Wednesday, November 01, 2006

Album Review: Deftones "Saturday Night Wrist"

Click to buy Deftones - Saturday Night Wrist

Click the picture to purchase this album from Amazon.

4 out of 5 stars.

The Deftones are the sole survivors of the nu-metal movement. That is to say, they are the only band that didn't suck that remained intact. However, the last couple years were close to destruction for the Deftones, who almost fired their singer during the process of making Saturday Night Wrist. For production, the band chose Bob Ezrin, whose prior work includes Alice Cooper and Pink Floyd.

The first single from Saturday Night Wrist, "Hole In The Earth", displays Chino Moreno's moaning, melodic vocals formidably, with a constant hi-hat from Abe Cunningham leading through the verse, driving into crashing cymbals to the chorus. "Rapture" is an aggressive follow-up, full of screaming and driving guitar from Stephen Carpenter. "Beware" takes it down to a soundscape of climbing keyboards (from Frank Delgado, who works with Moreno on the side project Team Sleep), and clocks in at exactly six minutes of complex rock with broad-scaping, sweeping guitar work.

"U,U,D,D,L,R,L,R,A,B,Select,Start" will strike those who came of age in the '80s as the classic Konami code (the song title actually transposes the 'B' and 'A'. As a geeky aside, the code is most popular for giving the player 30 lives in the NES game Contra, and the 'Select' button made it a 2-player game. Yeah! The track is an instrumental offering.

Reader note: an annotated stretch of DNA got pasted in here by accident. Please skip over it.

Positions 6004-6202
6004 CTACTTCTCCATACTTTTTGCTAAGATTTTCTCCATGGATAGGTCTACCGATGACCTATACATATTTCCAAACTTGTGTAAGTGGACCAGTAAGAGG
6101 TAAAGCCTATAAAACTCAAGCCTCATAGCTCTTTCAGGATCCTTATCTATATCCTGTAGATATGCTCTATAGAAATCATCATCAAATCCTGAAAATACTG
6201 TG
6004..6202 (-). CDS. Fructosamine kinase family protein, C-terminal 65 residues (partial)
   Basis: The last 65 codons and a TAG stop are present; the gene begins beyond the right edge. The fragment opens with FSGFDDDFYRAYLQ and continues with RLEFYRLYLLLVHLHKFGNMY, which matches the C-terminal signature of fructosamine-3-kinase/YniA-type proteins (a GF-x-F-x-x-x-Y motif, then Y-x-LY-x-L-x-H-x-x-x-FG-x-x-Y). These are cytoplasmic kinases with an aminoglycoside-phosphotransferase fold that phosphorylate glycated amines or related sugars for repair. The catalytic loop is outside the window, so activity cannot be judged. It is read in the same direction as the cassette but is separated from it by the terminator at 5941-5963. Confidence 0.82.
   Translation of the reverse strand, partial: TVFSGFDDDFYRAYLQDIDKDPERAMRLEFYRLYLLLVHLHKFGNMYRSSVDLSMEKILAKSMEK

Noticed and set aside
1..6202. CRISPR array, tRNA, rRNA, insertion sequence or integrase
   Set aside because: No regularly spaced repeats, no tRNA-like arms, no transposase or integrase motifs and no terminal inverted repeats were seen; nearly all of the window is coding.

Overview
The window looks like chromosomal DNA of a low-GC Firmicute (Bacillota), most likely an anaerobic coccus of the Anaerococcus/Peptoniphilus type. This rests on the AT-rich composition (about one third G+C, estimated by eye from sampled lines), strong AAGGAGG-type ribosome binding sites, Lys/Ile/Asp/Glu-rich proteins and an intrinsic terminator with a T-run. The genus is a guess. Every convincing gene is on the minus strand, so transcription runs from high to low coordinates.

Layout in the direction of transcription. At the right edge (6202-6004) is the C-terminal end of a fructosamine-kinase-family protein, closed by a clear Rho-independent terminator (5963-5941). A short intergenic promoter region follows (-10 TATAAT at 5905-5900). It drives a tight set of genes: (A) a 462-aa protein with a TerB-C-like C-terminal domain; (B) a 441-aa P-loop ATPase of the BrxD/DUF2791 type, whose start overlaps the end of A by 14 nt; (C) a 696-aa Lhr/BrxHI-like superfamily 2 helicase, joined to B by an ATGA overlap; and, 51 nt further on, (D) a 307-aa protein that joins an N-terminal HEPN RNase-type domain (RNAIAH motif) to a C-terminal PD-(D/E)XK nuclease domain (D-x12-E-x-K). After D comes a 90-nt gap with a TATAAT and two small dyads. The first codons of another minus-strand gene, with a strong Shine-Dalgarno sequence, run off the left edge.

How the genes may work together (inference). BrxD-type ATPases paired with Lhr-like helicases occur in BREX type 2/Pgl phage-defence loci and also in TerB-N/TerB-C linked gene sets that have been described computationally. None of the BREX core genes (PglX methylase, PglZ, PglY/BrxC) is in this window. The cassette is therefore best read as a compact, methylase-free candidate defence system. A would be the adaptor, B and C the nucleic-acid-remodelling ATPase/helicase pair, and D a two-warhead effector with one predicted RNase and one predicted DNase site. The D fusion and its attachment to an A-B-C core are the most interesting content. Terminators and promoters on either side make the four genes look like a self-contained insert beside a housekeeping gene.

"Rats! Rats! Rats!" returns to the hard sound, and Carpenter's guitar in the bridge is unreal. Fans of the earlier Deftones material will like this and "Xerxes".

Track 9, "Pink Cellphone", featuring Annie Hardy of Giant Drag, is the standard 'bizarre' track, featuring a monologue on sexual behavior. The programming by Delgado makes the track worthwhile.

Saturday Night Wrist is proof that the Deftones are one of the most original bands in metal, willing to experiment and expand the genre, while maintaining the integrity of their distinct sound. Moreno's lyrical complexity has always been one of the most appealing characteristics of the band, and reaches its apex on the latest offering. The band's growth is obvious, and this album is much more cohesive than the previous one.

This album could very well have been the death knell for the Deftones, after the last album failed to impress. But the band outdoes itself, beating White Pony, and pushing the envelope for progressive metal.

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